The complex ethnic, historical, cultural, economic and religious links between Russia and Ukraine were on display Friday in Moscow during the 200th birthday celebrations for Taras Shevchenko, who composed poetry in Ukrainian and prose in Russian.
Participants from both nations took part including Ukraine's ambassador to Moscow, Volodymyr Yelchenko.
“Unfortunately today’s ceremony is happening on the backdrop of events that I will not comment on, out of respect for our mutual holiday,” he said.
It is a crisis of two nations deeply entwined. Experts estimate there are between three- to five-million Ukrainians in Russia — many of them undocumented migrant workers who send their earnings back to Ukraine. Russian and Ukraine did $45 billion of trade in 2012.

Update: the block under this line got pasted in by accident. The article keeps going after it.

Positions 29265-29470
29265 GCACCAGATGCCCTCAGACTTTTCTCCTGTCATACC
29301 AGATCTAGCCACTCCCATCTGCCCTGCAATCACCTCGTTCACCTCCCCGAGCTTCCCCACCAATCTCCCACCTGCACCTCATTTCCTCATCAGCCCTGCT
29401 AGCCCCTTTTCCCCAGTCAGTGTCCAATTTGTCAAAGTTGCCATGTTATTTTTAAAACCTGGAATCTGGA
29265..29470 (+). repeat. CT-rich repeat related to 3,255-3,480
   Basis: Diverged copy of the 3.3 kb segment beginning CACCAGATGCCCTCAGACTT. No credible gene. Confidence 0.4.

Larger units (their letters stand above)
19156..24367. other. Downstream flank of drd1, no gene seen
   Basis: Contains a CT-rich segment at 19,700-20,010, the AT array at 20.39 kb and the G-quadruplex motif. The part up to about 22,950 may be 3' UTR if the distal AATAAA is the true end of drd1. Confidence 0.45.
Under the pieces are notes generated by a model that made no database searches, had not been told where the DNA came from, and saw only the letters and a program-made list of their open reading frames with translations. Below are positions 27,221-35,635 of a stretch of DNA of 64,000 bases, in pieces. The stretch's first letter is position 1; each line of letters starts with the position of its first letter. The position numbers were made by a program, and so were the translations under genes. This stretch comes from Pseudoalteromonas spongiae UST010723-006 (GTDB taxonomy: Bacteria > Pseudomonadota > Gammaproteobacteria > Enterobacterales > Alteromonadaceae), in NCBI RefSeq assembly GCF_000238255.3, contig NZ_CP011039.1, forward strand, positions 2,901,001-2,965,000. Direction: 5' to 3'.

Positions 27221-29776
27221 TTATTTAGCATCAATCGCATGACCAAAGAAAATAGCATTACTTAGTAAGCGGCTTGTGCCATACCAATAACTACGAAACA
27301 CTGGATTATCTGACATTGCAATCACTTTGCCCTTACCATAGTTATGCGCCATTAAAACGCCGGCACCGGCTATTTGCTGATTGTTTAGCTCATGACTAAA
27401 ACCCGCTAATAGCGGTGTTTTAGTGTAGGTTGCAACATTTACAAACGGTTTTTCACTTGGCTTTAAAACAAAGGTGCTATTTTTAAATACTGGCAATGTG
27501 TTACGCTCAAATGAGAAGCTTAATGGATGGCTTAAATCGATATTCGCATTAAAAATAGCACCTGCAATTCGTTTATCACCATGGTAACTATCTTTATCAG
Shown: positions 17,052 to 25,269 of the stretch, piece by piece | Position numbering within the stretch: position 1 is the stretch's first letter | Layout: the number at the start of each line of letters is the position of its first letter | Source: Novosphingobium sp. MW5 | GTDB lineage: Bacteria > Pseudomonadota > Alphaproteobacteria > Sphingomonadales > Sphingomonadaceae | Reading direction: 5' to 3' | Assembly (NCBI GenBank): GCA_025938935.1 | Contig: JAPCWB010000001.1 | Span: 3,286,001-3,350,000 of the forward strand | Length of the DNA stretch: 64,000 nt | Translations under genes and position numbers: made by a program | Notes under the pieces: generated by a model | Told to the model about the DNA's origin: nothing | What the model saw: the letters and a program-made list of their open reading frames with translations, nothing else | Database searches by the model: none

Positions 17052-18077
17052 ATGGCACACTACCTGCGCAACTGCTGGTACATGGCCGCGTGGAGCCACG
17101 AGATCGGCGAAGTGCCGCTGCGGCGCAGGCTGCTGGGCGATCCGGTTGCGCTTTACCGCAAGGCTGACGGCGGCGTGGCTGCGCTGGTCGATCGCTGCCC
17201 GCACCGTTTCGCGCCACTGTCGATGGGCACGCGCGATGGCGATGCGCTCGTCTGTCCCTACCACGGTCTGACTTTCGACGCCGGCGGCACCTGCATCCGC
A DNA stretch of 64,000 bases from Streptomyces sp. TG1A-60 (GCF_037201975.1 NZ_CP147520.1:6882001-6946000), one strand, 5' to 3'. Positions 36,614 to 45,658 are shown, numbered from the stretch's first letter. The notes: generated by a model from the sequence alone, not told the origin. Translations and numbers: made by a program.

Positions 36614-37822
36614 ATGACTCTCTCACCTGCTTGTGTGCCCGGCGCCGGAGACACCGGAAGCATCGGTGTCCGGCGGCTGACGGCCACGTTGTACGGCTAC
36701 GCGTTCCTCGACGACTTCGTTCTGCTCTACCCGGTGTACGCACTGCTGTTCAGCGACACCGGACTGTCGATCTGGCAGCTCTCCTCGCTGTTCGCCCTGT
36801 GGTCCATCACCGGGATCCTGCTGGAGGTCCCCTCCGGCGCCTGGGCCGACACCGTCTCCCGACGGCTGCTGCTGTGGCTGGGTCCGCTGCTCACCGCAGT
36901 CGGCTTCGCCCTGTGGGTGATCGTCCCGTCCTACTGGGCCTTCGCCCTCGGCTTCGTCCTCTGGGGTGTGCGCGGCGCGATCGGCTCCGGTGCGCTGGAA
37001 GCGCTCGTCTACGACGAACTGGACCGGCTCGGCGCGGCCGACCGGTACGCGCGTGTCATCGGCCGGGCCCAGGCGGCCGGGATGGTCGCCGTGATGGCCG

Beyond the literature of Shevchenko, Pavel Felgenhauer, a defense analyst, identifies a mixed language called Surzhik, which translate into "mixed-grain bread," that common in Crimea, eastern Ukraine, and neighboring Russian areas.
“It’s not classical Ukrainian literature, and it’s not Russian," he said. "It’s a kind of non-literary talking language, which everyone finds disgusting and funny.”
Living in Moscow for 34 years, Ukrainian-Russian Vera Onipko grew up in Ukraine’s deep east near Lugansk, a hotbed of Surzhik speakers.
“At school we had classes in Russian language and literature, Ukrainian language and literature. But for math, algebra, or geometry, teachers spoke in the mixed-language,” recalled Onipko.
The nations’ churches have ancient ties dating back to the eighth century Kievan-Rus — the proto-nation for both Russia and Ukraine. Church leaders have had a public exchange of letters decrying violence and promoting brotherhood.
According to Russian President Vladimir Putin, these brotherly relations could ultimately prevent armed conflict.
“Ukrainian and Russian servicemen will not stand on opposite sides of the barricades. They will stand on the same side,” he said.
But the question is — if tensions continue to rise, will Putin's assessment hold?